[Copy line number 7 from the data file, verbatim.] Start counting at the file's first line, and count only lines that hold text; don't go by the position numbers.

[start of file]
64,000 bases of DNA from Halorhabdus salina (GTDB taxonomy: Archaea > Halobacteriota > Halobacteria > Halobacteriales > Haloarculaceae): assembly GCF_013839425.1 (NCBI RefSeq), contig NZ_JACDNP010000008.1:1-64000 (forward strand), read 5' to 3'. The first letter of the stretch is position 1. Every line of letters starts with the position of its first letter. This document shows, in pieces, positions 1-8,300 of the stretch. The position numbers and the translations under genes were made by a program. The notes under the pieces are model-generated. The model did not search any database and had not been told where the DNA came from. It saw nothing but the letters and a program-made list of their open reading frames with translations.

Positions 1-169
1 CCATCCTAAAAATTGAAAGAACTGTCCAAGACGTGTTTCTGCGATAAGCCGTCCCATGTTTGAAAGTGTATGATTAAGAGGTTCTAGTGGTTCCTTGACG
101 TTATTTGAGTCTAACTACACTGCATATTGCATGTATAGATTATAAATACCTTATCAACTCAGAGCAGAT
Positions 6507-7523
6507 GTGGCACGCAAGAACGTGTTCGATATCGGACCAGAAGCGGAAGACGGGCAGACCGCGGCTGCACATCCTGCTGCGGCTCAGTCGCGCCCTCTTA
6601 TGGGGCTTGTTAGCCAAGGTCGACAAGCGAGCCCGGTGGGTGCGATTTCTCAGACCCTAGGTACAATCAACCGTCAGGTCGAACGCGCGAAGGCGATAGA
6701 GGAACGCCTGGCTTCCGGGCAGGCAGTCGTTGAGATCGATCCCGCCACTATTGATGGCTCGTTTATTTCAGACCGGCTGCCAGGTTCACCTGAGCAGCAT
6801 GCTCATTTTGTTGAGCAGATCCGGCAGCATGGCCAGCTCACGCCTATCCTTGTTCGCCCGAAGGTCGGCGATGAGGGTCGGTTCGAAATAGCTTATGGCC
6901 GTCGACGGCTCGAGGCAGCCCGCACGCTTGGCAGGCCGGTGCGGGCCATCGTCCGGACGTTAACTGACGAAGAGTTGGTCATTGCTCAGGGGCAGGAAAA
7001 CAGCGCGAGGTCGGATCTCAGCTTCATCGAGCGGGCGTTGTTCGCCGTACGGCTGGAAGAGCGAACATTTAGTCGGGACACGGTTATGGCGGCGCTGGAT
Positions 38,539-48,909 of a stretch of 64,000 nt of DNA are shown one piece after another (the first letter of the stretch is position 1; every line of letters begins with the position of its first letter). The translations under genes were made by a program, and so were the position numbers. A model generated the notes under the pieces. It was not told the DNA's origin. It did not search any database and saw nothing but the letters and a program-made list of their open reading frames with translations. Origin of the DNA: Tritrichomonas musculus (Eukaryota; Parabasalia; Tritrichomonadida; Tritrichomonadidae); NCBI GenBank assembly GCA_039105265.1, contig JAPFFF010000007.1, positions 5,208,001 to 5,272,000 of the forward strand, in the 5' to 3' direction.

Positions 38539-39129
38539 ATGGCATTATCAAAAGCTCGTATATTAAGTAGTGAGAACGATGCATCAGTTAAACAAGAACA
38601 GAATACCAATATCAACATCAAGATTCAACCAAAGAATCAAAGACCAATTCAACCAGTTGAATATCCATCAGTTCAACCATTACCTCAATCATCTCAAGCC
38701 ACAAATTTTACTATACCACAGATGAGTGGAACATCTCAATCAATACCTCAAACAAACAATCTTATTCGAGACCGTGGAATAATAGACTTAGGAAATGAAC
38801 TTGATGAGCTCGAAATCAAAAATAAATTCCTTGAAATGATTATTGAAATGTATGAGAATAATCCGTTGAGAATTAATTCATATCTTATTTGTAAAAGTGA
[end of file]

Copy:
6601 TGGGGCTTGTTAGCCAAGGTCGACAAGCGAGCCCGGTGGGTGCGATTTCTCAGACCCTAGGTACAATCAACCGTCAGGTCGAACGCGCGAAGGCGATAGA